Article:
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This can’t be true

A UN investigation reports a network from Eastern Europe and the Middle East providing arms to South Sudan.

A SPLA soldier cheers-up holding his weapon from the trench in Lelo village, outside Malakal, at the northern part of South Sudan. Photo by Albert Gonzalez Farran – AFP
A SPLA soldier cheers-up holding his weapon from the trench in Lelo village, outside Malakal, at the northern part of South Sudan. Photo by Albert Gonzalez Farran – AFP

“Can’t this be true? This is the twentieth century, not the Middle Ages”. This was said by a Jewish boy to his father during the Nazi’s extermination and written by the Nobel prize winner Elie Wiesel in his amazing novel Night. It was published in the 50s, but the sentence is still valid in many current contexts. Conflicts in Afghanistan, Iraq, Syria, Sudan and South Sudan have ashamed many of us who realise that mankind is still acting as apemen.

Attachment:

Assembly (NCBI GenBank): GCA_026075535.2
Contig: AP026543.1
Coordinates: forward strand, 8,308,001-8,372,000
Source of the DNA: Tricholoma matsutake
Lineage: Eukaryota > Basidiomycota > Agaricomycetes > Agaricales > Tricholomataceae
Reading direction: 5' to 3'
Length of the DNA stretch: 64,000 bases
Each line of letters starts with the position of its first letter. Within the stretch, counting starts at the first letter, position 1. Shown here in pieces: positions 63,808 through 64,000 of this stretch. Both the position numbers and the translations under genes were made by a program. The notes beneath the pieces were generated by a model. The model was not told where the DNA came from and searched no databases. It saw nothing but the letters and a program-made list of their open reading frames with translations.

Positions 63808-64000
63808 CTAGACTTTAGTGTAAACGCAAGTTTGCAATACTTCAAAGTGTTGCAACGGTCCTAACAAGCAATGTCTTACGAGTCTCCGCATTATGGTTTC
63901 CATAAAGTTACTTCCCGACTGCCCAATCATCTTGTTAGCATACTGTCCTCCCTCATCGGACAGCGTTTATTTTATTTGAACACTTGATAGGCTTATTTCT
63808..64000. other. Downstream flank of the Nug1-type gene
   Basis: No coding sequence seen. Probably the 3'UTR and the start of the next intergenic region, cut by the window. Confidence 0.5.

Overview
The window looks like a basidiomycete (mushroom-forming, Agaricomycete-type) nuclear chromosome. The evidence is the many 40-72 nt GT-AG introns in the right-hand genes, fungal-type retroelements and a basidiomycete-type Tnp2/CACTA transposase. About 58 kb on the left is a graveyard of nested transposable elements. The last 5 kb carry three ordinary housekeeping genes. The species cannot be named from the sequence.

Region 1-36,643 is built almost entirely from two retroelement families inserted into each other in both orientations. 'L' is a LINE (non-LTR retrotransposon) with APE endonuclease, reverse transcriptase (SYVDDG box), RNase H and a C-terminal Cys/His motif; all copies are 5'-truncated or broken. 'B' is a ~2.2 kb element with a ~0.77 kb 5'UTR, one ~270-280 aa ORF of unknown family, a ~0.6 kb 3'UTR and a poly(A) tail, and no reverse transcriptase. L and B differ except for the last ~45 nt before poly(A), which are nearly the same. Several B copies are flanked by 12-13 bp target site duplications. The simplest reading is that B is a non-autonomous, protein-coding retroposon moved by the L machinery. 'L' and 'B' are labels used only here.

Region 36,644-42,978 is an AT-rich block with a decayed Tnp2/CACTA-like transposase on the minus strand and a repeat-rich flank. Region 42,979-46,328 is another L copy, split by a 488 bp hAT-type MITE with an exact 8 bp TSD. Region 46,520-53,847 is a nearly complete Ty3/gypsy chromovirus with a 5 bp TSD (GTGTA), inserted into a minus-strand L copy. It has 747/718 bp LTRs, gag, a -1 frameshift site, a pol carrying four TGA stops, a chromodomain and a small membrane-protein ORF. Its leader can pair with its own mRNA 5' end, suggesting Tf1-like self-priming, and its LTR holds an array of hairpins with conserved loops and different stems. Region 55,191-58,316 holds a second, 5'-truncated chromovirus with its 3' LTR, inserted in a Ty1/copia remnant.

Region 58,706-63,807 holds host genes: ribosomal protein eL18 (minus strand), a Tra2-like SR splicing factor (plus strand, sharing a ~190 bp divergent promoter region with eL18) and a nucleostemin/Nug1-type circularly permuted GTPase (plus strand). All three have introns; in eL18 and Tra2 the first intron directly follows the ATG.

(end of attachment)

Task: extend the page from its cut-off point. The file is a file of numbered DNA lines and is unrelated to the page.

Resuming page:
But it’s not totally true. Wars, genocides and holocausts are more elaborated than we think. Those who kill and torture in many countries, mostly in Africa, are supported by big networks of businessmen from Europe, America and Middle East who are making huge fortunes. A recent UN investigation details that since 2014, companies from Bulgaria or Israel have been selling weapons to South Sudan, one of the countries with the biggest rate of arms among the population and suffering a bloody civil war for the past three years.

It reminds me a lot the documentary film We come as friends, by Hubert Sauper, that explains very well the hypocrisy of the western world that thinks it can lecture African countries while fuelling disasters to get good profits.

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